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The dangerous, trailblazing work of a white journalist and black leader who struck a shocking early blow against legal segregation In 1948, Ray Sprigle, a famous white journalist from Pittsburgh, went undercover and-alongside Atlanta's black civil rights pioneer John Wesley Dobbs-lived as a black man in the South for thirty days. His impassioned newspaper series shocked millions and sparked the first nationally aired television-and-radio debate about ending America's shameful system of apartheid. Author Bill Steigerwald returns this long-forgotten part of American history to its rightful place…mehr

Produktbeschreibung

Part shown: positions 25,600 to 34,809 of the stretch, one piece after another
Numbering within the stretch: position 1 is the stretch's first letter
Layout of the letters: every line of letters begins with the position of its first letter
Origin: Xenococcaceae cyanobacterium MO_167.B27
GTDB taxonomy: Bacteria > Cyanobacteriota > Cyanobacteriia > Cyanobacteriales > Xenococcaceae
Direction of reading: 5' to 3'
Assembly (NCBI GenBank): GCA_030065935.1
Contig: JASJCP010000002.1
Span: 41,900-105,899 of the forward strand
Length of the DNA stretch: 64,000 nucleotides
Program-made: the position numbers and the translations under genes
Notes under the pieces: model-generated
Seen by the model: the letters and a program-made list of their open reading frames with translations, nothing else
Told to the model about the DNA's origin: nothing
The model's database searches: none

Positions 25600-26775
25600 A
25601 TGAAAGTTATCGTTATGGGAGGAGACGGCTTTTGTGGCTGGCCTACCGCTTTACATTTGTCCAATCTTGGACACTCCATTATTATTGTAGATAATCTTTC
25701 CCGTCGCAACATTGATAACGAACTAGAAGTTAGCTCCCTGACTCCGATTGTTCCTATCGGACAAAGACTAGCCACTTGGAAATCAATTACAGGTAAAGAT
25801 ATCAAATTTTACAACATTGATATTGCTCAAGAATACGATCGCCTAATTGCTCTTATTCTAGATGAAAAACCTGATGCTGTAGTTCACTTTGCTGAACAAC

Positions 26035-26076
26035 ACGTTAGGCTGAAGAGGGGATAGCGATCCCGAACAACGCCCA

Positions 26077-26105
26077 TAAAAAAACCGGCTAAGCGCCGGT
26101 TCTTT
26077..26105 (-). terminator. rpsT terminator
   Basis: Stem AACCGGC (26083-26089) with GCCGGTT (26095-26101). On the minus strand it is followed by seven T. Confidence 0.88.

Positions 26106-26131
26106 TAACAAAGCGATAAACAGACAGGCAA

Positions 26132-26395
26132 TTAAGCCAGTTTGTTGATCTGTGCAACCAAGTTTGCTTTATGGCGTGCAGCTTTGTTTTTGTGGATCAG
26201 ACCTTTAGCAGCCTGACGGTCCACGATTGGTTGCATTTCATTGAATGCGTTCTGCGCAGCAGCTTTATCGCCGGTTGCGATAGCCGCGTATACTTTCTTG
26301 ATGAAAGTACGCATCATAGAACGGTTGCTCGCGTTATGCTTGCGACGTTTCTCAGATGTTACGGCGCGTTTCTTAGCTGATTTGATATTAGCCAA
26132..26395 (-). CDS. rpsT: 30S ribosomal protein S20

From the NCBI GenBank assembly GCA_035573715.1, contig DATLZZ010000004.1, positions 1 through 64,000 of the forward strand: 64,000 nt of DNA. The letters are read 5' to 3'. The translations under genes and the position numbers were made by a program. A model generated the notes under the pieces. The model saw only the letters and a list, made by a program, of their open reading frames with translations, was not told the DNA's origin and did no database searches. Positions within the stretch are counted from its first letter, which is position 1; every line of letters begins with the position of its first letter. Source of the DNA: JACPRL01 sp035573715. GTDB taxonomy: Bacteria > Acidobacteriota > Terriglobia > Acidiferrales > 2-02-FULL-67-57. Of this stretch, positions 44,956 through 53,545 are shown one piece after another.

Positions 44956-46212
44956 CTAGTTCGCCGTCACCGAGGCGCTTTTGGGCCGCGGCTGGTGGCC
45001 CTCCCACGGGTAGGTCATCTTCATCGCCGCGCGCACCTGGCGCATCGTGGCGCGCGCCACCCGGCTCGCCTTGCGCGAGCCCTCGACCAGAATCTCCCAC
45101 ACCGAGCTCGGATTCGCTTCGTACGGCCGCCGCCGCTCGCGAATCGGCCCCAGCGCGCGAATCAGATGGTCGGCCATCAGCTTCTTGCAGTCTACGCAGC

The dangerous, trailblazing work of a white journalist and black leader who struck a shocking early blow against legal segregation In 1948, Ray Sprigle, a famous white journalist from Pittsburgh, went undercover and-alongside Atlanta's black civil rights pioneer John Wesley Dobbs-lived as a black man in the South for thirty days. His impassioned newspaper series shocked millions and sparked the first nationally aired television-and-radio debate about ending America's shameful system of apartheid. Author Bill Steigerwald returns this long-forgotten part of American history to its rightful place among the seminal events of the Civil Rights movement. Six years before Brown v. Board of Education, seven years before the murder of Emmett Till, eight years before Little Rock's Central High School was integrated, and thirteen years before John Howard Griffin's similar experiment became the bestselling Black Like Me, an unlikely pair of heroes brought black lives to the forefront of American consciousness.